Puerto la Cruz notebook: Capriles winning the music campaign?

I talked to Julio Bucán, who was selling CDs on the street of the campaign jingles of Capriles and Chávez. He says Capriles is selling better (and I don’t see anything that would make me doubt his objectivity…oh wait).

Also, I rode around in sound trucks for both sides. Hard to say which got more cheers as we went through different areas with different pedestrian densities.

Now just watch all the Capriles supporters who got pissed at my prior observation come back and love me.


18 thoughts on “Puerto la Cruz notebook: Capriles winning the music campaign?

  1. Carlos

    Hey, I am going to Washington DC this weekend to get a feel of who is going to win the coming US elections. I will be walking down a few streets and talking to a few people, and based on this experience will be reporting on my blog who I think is going to win in November…

  2. Lucia

    Hey, what is up with the gratuitous reader-bashing? I’m sure you know that for many of your readers, this election is…well, it’s pretty meaningful. That you were offering only casual observations is not the problem — it’s the hinting at broader conclusions that got everyone up in arms. A few hours of strolling around, and you were ready to say Team Capriles is losing the passion game. Maybe not so terrible…except it feels like you’re spoiling for a fight. What gives? Why over-react to over-reactions? If you want to offer interesting anecdotes from an interesting place at a very interesting time…all your readers will thank you…but maybe keep the broader guesses as to what–it-all-means to yourself.

    1. sapitosetty Post author

      Hi Lucia, Fair comment. I still think the Carlos comment is silly. There is no comparison in electoral importance between the Libertador-Miranda corridor (what, 20% of the country’s vote?) vs. anywhere in Washington DC. And I wasn’t making any sort of prediction about election outcomes. Even in person, I’m loath to do that. I really have no idea which way this is all going. Anyway we’ll see soon enough…

  3. ECG

    Judging from the picture, you went right by where I work. Enjoy your stay in PLC.

    Polls or observation have not been helpful this time to have a feel for who will win. It’s likely to be very close and it will make for a lot of excitement Sunday night – Monday morning.

    My own observations lean towards a Capriles win. The “chatter” seems to be about Capriles. A lot of small talk on the street is interjected with “hay un camino”. Although I try to be – and usually are – pretty objective, I’m the first to admit that I move in a more pro-Capriles enviroment and hence may be getting a distorted view. Nevertheless this hasn’t changed and I didn’t get this impression in past elections: Chavez was always clearly ahead in before.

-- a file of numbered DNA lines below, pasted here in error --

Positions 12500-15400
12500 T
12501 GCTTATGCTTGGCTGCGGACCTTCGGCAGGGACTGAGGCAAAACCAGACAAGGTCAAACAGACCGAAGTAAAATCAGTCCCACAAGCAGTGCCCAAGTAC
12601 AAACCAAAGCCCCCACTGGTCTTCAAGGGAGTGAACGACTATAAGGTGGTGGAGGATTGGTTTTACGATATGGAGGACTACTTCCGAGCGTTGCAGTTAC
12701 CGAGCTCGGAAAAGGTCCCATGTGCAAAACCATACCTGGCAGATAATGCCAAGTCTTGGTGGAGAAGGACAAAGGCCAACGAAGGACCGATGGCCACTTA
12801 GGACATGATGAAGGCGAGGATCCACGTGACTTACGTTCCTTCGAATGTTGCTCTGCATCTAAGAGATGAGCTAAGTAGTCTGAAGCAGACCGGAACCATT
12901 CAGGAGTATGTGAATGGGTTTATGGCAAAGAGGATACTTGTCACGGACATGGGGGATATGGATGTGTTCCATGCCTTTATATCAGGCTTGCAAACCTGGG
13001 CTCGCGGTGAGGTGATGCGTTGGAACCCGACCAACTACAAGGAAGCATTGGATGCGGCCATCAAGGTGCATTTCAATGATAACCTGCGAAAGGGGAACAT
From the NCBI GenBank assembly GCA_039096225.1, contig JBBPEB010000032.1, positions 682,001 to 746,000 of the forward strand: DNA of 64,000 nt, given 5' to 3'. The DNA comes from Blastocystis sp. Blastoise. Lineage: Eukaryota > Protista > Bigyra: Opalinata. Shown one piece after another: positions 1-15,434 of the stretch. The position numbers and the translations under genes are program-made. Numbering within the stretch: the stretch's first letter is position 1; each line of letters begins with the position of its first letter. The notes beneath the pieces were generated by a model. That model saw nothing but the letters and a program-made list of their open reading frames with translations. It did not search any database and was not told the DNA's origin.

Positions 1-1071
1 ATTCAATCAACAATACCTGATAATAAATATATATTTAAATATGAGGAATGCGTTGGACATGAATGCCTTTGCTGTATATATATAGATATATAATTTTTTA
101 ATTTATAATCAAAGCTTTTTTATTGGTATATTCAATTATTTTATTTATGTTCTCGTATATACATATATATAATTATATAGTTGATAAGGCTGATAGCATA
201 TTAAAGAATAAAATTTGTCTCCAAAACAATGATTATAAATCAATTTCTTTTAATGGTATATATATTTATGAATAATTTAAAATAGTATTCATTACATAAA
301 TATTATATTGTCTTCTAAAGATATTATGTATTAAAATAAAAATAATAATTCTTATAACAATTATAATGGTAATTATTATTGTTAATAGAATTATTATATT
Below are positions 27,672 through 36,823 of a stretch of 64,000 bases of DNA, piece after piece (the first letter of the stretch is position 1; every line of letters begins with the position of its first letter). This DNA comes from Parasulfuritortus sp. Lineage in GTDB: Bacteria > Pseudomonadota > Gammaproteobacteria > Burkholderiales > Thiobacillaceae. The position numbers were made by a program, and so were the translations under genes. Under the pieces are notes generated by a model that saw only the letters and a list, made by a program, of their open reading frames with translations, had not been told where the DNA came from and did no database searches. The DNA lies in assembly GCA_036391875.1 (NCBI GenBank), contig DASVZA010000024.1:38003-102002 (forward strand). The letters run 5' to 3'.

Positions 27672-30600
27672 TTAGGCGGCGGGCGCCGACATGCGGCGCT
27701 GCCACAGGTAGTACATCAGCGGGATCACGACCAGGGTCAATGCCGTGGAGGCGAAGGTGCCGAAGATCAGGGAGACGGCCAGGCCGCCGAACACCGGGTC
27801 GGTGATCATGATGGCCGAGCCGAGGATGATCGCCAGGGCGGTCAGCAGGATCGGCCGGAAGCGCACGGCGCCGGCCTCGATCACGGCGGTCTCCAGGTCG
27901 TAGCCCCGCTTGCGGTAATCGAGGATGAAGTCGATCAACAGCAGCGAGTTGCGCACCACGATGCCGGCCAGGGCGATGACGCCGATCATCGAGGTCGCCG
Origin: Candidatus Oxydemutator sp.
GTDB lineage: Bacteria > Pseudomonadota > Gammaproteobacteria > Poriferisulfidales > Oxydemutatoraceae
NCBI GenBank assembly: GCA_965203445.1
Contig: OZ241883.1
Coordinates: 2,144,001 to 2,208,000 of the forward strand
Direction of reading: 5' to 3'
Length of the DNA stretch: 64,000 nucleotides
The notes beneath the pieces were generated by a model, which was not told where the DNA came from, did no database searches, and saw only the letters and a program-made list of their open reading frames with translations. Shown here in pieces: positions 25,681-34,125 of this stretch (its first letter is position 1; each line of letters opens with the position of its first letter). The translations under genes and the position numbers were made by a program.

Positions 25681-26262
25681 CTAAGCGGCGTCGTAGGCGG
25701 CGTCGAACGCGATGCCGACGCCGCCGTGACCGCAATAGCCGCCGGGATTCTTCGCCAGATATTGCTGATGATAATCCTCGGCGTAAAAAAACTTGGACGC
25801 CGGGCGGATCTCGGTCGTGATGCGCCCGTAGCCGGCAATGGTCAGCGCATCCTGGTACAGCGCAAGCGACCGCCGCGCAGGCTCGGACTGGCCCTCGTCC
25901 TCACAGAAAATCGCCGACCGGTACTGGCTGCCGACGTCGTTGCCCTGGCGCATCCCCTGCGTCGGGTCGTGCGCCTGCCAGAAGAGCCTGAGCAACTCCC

We’ll see what happens. It should be fun for you as a reporter.

    Best of luck.

  4. Cort Greene

    Well after watching live the massive campaign rally in Caracas for Chavez on UStream of over 1 million people and the large rallies he had in 7 other states this week, I would say its all over but the crying for the oppo’s, chatter boxes on the right and the chronically clueless=Chavez by 10 points.

    Rojo Rojito

    1. Jimbob

      If the size of rallies is any indication, Capriles is sure to win. Subtract all the people “encouraged” to attend Chavez’s rallies and it looks even better for Capriles.

  5. locojhon

    What is most amazing to me about all this noise is the total lack of claims of election fraud. Perhaps this is why: “In Venezuela, voters touch a computer screen to cast their vote and then receive a paper receipt, which they verify and deposit in a ballot box. Most of the paper ballots are compared with the electronic tally. This system makes vote-rigging nearly impossible: to steal the vote would require hacking the computers and then stuffing the ballot boxes to match the rigged vote.” From here: http://www.informationclearinghouse.info/article32650.htm

    Congratulations, Venezuela–you have an electoral system that really counts the votes, as opposed to this debacle/disgrace/disenfranchisement: http://en.wikipedia.org/wiki/Bush_v._Gore

      1. locojhon

        Good digging with that url–I hadn’t seen/heard of it before.
        It will be interesting to see how the ptb (CNE) respond to those charges.
        And ensure they don’t happen again no matter who is running the show.

        1. sapitosetty Post author

          They have had months to reply since Andrés first published his findings on the cédula numbers. They haven’t replied and I would bet that they won’t. As he says, all they have done is change some names.

  6. Dr. Faustus

    To: Setty

    Stay safe!

    If there is any rioting on Monday or Tuesday, hunker down in a place that has 4 solid walls. Also, don’t forget to stock-up on food and water as well.

    1. Jimbob

      If Chavez wins legitimately, there will be no unrest. If Capriles wins and Chavez concedes, there will be minimal violence. If Capriles wins and Chavez rejects the result, any violence will be initiated by Chavistas. They have all the weapons, after all. The opposition are in no position to fight.

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